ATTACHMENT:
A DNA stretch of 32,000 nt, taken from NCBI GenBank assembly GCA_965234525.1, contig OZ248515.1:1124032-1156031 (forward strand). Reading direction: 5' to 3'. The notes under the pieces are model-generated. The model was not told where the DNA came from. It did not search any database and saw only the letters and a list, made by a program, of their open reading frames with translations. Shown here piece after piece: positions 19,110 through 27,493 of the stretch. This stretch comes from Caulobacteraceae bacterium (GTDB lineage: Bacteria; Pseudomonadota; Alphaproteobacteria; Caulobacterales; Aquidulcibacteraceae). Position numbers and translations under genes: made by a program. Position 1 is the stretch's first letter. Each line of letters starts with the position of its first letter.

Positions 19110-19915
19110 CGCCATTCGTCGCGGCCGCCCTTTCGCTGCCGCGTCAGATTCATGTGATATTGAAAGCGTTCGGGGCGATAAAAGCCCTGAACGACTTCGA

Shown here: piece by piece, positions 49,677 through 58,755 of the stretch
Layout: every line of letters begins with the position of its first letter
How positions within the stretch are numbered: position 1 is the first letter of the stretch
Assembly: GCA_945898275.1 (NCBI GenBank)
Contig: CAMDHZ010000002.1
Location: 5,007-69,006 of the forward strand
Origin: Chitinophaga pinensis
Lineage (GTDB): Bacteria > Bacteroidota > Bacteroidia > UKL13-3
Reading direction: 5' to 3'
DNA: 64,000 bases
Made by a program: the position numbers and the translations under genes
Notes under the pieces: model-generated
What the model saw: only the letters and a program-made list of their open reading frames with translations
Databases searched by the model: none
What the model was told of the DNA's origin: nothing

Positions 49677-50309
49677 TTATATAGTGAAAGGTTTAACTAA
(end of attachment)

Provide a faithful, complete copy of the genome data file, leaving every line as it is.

A DNA stretch of 32,000 nt, taken from NCBI GenBank assembly GCA_965234525.1, contig OZ248515.1:1124032-1156031 (forward strand). Reading direction: 5' to 3'. The notes under the pieces are model-generated. The model was not told where the DNA came from. It did not search any database and saw only the letters and a list, made by a program, of their open reading frames with translations. Shown here piece after piece: positions 19,110 through 27,493 of the stretch. This stretch comes from Caulobacteraceae bacterium (GTDB lineage: Bacteria; Pseudomonadota; Alphaproteobacteria; Caulobacterales; Aquidulcibacteraceae). Position numbers and translations under genes: made by a program. Position 1 is the stretch's first letter. Each line of letters starts with the position of its first letter.

Positions 19110-19915
19110 CGCCATTCGTCGCGGCCGCCCTTTCGCTGCCGCGTCAGATTCATGTGATATTGAAAGCGTTCGGGGCGATAAAAGCCCTGAACGACTTCGA

Shown here: piece by piece, positions 49,677 through 58,755 of the stretch
Layout: every line of letters begins with the position of its first letter
How positions within the stretch are numbered: position 1 is the first letter of the stretch
Assembly: GCA_945898275.1 (NCBI GenBank)
Contig: CAMDHZ010000002.1
Location: 5,007-69,006 of the forward strand
Origin: Chitinophaga pinensis
Lineage (GTDB): Bacteria > Bacteroidota > Bacteroidia > UKL13-3
Reading direction: 5' to 3'
DNA: 64,000 bases
Made by a program: the position numbers and the translations under genes
Notes under the pieces: model-generated
What the model saw: only the letters and a program-made list of their open reading frames with translations
Databases searched by the model: none
What the model was told of the DNA's origin: nothing

Positions 49677-50309
49677 TTATATAGTGAAAGGTTTAACTAA